We present each swimmer’s chances of winning the gold medal at the Tokyo Olympic. Statistical methods based on computational simulations were used in order to estimate the probability of winning the gold medal for each swimmer. Results from 2018 were considered in the calculations. The more recent the result is; the more impact it has on the probabilities.

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The method was determined by observing results from 2014 to 2016 and comparing them to what in fact occurred at the 2016 Olympic, in order to find the most suitable probability distribution. Of course, these probabilities will change, depending on how swimmers will swim until the Tokyo Olympic. The probabilities will be updated on a regular basis.

The approach here is to determine the probabilities in an empirical fashion. If you have a coin and you don’t know the chances of tails and heads, you can toss the coin, let’s say, 1,000 times. If you get 512 tails and 488 heads, the estimated probabilities are 51.2% and 48.8%, respectively.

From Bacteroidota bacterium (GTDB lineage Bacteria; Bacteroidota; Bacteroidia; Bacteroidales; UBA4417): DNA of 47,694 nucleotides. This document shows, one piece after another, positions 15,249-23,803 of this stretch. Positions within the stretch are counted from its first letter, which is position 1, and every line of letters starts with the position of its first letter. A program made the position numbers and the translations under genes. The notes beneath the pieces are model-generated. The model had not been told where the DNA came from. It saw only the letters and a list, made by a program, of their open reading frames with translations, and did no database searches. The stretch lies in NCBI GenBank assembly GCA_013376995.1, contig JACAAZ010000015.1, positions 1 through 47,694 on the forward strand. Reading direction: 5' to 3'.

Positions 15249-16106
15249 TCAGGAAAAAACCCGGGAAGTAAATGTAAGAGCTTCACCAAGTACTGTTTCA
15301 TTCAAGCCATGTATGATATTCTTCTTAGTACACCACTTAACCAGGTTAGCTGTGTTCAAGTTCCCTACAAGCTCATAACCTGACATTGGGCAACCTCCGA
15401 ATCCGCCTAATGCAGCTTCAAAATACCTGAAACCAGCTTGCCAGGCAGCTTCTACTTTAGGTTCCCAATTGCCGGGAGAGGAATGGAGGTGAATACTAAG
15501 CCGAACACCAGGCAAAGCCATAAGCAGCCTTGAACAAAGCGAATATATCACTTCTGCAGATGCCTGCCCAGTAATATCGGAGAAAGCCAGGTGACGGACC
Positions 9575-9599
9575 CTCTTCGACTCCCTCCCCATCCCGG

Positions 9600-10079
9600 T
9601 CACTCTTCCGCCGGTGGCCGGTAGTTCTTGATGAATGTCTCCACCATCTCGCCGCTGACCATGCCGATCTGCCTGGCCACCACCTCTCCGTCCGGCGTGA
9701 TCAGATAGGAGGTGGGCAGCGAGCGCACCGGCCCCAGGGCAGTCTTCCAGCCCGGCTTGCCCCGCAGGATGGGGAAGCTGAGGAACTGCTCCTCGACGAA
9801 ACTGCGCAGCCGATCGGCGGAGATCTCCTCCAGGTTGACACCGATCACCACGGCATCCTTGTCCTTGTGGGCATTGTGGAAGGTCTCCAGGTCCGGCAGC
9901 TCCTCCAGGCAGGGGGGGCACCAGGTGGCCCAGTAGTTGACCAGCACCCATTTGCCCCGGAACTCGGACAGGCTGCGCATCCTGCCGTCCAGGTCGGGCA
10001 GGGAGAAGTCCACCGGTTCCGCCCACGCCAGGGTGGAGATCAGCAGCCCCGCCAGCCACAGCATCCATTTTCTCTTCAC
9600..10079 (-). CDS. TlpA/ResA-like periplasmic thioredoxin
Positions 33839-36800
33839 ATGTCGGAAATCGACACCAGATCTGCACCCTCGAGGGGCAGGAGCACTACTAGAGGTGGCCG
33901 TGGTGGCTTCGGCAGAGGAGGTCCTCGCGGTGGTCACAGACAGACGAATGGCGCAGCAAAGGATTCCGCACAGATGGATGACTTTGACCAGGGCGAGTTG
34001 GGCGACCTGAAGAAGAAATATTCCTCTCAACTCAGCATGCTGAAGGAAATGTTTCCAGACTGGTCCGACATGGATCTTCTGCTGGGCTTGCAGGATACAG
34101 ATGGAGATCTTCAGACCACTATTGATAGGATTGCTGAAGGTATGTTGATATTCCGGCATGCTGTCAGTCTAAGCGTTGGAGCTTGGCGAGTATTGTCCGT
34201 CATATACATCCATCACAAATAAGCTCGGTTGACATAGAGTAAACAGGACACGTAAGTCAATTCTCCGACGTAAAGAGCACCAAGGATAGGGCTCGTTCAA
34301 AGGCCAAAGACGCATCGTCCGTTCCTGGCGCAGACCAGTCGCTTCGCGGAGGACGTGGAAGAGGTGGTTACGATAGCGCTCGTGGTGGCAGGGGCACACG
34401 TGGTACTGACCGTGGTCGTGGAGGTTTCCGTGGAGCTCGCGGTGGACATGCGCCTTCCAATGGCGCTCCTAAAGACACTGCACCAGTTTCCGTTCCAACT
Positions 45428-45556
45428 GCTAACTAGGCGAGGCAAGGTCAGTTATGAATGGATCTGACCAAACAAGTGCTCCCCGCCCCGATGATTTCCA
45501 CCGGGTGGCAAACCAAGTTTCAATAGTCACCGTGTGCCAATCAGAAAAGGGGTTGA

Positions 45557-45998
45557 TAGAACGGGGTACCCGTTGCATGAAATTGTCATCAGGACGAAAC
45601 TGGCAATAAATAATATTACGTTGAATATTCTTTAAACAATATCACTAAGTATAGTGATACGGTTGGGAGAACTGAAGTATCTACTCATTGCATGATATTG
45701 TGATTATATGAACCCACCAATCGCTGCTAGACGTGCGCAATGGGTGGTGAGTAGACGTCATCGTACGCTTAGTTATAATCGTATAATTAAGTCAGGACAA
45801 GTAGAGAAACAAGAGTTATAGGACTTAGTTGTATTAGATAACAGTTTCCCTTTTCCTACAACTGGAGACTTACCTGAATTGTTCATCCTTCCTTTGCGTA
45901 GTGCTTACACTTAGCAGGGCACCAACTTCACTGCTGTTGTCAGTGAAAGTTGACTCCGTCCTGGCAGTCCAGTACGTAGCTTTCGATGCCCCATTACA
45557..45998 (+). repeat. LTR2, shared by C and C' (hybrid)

So we don’t know what’s the chance of, let’s say, Simone Manuel, winning the 50 freestyle. Manuel could swim the event 1,000 times, as well as her adversaries, and we could count how many times she would win to estimate her winning probability. Obviously, this can’t be done. In this condition, we simulate the possible outcomes in a computer program using a statistical method.

How do we do that? Let’s go back to 2016. Manuel inwards in Rio with a 24.33 from the US Olympic Trials. In Rio, she managed to a 24.09. Cate Campbell came in with a 23.84, and in Rio, she went 24.15. And so on. I conducted the calculations and realized that, compared to the times registered from 2014 until the Olympic 2020, the times of the top swimmers in the Tokyo Olympic present a specific pattern of variability, well explained by the so-called normal distribution of probability.

Using the very same pattern of variability, it is possible to simulate the possible outcomes for Tokyo. Manuel has a 23.97 from 2019. So, her time for Tokyo Olympic is simulated according to that pattern of variability. In 1,000 trials, let’s say that her simulated times are 24.08, 23.90, 24.18, 24.01, 23.79, 23.89, etc. Her times will float around 23.97 with some erraticism. We do the same for every other swimmer.

Let’s say that, in 1,000 trials, Manuel has the best time of all swimmers in 800, so she has an 8% chance of winning. The same technique was shown in all events, according to the respective pattern of variation. In relays, the sum of the times of the dissolute swimmers of each country in each round of simulation was considered.

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